The film is presented in a new 4K restoration from the original camera negative and supervised by director of photography James Lemmo. The extras are solid too. There is audio commentary by Lustig and filmmaker Nicolas Winding Refn and a 2013 making-of documentary (46:52), with Lustig, Cohen, actress Christian, who talks about it being very cold and her “dressing room” was only a see-through shower curtain – she has not a happy camper while making the film – and Dean Gates, who did the special makeup effects. Lustig says some of the stunts were influenced by Hong Kong films and “The Thing” inspired one scene. Composer Jay Chattaway talks about the fun closing rap song that he co-wrote.

There also is a 2012 Cinefamily Q&A with Lustig that repeats some of Lustig’s stories, but he is very animated and amiable (28:36; one deleted scene (1:31); an isolated music score; and a poster and still gallery. Grade: film 3 stars; extras 3.75 stars

Maniac Cop 3: Badge of Silence (1993, Blue Underground, 4K Ultra HD + Blu-ray, NR, 85 min.). Both Maniac Cop/Matt Cordell (Robert Z’Dar) and Detective Sean McKinney (Robert Davi) are back, as is writer Larry Cohen, but the director is credited to the generic Alan Smithee, as William Lustig walked out of the project midway. The resulting product shows Lustig was justified in doing that as the film is just a retread that even uses too much from the previous two films. We get to see the same prison scene were Cordell got beaten to “death,” the same scene of him shotting a couple of cops as he goes up stairs and some of the same man-on-fire footage.

One new wrinkle is the finding of a headless corpse with a smiley face drawn where the head should be. It turns out the head was needed for a ritual that will help the Maniac Cop get his bride. Yes, the template here is “The Bride of Frankenstein,” only with voodoo instead of science. The film calls it Palo Mayombe, an off-shoot of Santeria. The bride-to-be is Officer Kate Sullivan (Gretchen Becker), who shares an opening shooting range scene with McKinney.

A bit later, Sullivan investigates a pharmacy robbery. She shoots the robber (Jackie Earle Haley of “A Nightmare on Elm Street,” “Watchmen”), but realizes the pharmacy clerk was in on the robbery. The female clerk picks up her boyfriend’s gun and shoots Sullivan, but Sullivan shoots back and kills her, only to be framed for killing “an innocent victim.” A scuzzy news team has captured the only incident on video tape, but hides the part that shows the dead girl’s involvement.

Sullivan lands in the hospital and lustful Dr. Peter Mayerson (Doug Savant of TV’s “Desperate Housewives”) says she is brain dead. Then Dr. Powell (Robert Forster of “Jackie Brown”), in what is merely a cameo, is ordered to take Sullivan off life support, which brings about his immediate death by Maniac Cop. (How would MC know that Powell had been just given those orders?) And this time, instead of helping death row prisoners escape, MC helps prisoners in the hospital escape. This does lead to a cool scene of McKinney, covered by a sheet on a gurney, rushing towards the escapees and rising up, shooting.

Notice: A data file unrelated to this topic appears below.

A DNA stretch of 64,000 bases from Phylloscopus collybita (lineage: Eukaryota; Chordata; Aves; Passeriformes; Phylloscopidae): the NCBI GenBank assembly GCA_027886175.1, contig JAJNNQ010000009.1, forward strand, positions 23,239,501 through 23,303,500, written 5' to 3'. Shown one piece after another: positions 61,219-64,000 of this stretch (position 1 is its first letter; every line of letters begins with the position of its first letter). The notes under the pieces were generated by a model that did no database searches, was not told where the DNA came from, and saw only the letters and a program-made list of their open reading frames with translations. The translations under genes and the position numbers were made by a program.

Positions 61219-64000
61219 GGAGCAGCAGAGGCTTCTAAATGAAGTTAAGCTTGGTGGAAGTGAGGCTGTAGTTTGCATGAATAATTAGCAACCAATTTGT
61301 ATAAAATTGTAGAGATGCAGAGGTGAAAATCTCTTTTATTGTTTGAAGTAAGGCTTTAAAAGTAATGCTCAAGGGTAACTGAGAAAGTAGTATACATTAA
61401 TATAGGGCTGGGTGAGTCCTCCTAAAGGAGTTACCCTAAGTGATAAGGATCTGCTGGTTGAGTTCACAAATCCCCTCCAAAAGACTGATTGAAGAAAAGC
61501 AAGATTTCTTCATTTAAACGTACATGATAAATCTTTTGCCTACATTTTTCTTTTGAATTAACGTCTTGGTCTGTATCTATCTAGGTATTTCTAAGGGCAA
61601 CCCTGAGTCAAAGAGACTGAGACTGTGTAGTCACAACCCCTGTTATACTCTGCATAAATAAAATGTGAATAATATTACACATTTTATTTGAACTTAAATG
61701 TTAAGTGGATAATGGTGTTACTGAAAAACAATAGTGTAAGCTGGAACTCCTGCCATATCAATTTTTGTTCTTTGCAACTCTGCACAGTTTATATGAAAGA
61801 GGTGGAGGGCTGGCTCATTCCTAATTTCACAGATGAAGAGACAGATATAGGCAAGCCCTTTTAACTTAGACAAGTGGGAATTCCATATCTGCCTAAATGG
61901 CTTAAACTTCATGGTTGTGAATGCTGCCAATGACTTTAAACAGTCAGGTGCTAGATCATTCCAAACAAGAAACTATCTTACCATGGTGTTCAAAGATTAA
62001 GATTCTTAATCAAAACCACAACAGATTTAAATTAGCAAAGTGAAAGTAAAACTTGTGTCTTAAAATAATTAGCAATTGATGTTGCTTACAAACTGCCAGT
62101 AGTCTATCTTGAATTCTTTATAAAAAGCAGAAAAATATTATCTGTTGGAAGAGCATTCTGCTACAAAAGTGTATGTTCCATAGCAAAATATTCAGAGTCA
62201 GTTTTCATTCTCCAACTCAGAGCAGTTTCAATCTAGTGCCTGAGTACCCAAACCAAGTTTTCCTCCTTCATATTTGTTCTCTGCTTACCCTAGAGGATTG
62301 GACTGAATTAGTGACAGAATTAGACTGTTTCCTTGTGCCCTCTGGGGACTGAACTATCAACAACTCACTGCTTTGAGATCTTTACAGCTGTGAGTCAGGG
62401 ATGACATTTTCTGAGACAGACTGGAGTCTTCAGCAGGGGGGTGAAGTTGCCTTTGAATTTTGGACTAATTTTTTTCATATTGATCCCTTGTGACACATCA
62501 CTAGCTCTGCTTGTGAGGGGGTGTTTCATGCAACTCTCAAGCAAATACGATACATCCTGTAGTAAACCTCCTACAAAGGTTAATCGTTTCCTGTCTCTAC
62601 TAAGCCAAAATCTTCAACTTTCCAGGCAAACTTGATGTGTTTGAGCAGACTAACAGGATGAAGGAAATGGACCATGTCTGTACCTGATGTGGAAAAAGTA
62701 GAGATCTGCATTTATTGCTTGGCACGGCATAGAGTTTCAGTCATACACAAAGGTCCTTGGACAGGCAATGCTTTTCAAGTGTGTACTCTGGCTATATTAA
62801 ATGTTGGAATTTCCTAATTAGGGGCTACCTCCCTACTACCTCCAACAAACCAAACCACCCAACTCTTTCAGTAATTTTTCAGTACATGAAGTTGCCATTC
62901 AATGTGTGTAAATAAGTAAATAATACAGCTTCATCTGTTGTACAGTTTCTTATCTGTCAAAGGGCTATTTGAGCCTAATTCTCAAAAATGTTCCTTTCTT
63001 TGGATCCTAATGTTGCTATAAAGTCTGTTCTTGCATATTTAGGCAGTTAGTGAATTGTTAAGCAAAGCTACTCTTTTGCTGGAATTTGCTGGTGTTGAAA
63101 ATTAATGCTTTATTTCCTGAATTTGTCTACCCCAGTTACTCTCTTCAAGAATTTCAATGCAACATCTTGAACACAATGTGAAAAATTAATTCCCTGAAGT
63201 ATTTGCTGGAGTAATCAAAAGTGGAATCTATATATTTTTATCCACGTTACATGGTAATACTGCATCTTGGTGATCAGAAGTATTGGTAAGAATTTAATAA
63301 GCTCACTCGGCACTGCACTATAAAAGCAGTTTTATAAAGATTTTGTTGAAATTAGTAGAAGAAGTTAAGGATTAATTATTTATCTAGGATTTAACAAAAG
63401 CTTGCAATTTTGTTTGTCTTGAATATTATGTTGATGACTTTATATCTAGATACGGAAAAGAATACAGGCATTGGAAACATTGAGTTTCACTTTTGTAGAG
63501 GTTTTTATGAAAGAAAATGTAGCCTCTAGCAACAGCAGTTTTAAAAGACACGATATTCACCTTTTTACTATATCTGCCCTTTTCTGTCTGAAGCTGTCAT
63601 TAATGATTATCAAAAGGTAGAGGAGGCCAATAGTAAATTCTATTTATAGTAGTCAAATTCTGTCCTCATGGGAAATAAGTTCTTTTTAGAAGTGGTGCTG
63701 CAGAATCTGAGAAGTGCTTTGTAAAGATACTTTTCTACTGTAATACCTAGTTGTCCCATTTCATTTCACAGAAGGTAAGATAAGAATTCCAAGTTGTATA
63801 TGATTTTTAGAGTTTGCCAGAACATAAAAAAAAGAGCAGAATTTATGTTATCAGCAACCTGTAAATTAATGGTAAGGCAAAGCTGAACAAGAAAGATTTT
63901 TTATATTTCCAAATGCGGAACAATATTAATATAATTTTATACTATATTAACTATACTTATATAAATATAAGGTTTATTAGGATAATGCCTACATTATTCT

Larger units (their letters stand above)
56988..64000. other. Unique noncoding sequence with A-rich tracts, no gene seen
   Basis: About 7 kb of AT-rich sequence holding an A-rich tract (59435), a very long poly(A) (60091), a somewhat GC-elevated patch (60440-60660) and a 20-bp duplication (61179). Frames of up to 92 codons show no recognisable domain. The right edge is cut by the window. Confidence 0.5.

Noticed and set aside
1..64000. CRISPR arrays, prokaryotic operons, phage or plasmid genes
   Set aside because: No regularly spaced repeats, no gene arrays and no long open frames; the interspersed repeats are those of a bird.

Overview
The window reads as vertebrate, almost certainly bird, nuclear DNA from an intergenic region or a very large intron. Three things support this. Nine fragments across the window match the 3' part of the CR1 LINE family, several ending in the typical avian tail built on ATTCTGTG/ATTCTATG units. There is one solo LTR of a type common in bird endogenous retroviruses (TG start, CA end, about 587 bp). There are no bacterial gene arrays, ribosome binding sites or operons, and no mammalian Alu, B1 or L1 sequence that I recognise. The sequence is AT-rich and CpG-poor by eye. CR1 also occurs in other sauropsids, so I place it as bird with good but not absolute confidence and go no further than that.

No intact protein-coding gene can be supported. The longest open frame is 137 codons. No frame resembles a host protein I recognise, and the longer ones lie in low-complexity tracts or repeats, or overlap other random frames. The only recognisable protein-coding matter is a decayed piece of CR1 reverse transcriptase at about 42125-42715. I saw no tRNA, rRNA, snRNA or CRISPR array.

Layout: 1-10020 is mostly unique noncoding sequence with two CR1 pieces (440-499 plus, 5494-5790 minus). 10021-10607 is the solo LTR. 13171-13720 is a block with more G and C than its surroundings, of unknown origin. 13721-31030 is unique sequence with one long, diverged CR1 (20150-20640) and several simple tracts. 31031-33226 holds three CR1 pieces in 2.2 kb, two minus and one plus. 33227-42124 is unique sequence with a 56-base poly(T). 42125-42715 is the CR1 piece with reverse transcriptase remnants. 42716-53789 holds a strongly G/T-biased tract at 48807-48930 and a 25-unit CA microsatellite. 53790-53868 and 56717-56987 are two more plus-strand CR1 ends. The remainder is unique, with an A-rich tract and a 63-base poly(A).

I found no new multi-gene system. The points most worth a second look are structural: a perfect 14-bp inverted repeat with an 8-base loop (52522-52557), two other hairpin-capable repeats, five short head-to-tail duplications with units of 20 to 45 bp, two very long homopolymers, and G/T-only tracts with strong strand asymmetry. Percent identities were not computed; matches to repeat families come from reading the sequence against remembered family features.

The utterly ridiculous, yet exciting, ending features yet another walking man on fire, but this time he also drives a car and tries to grab the good guys in an ambulance.

Extras include audio commentary by Smithee, actually Lustig as himself, and Joel Soisson, who produced, wrote some scenes and basically took over the film when Lustig left. There also is a making-of featurette (25:05), in which Lustig says he hates the movie and talks through all the problems he had, while Soisson also talks about the difficulties in making the film, whose original version was only 51 minutes long. As with the previous making-of, stunt coordinator Spiro Razatos talks about his work, including how the dummy on fire in the car once went rogue and almost caused an explosion. Beware, Lustig says a remake is being made – hopefully he means of the original film, not this dismal one.

There also are seven deleted and extended scenes (10:26); the original typed synopsis; and a poster and still gallery. The film is presented in a new 4K restoration from the original camera negative. Grade: film 1.5 stars; extras 3 stars

Kevin Can F**k Himself: Season 1 (AMC Studios, 2 Blu-rays, NR, 5 hours 54 min.). The whole setup of the show is how the women of family sitcoms from the 1960s kind of reverted back to “supporting spouses/partners” even in the more realistic sitcoms that followed. The show, with its ugly title, is another meta offering that exploits the idea of a television show being a television show as part of its premise. In this case, Allison Devine-McRoberts (Emmy winner Annie Murphy) has been married to Kevin McRoberts (Eric Petersen) for 10 years. The series offers two ping-ponging realities: a sitcom-like series of vignettes on a set where everything is light, bright and cheery, complete with a laugh track; and dramatic interludes that paint a much more somber version of what is going on in the McRoberts’ marriage and with their neighbors, who are frequently at the McRoberts’ home.

It seems Kevin James of “Kevin Can Wait” is the role model for Kevin McRoberts. In the extras, it says the show is more about the friendship Allison ends up developing with her neighbor, Patty O’Connor (Mary Hollis Inboden), rather than the disintegrating marriage. The relationship between the two women actually propels the story. Other are Kevin’s father Pete (Brian Howe), a former priest, and Neil (Alex Bonifer), Patty’s brother and Kevin’s best friend, who is kind of a lame-brained hunk. Late in the season, Allison reunites with former flame Sam (Raymond Lee). Grade: season 3 stars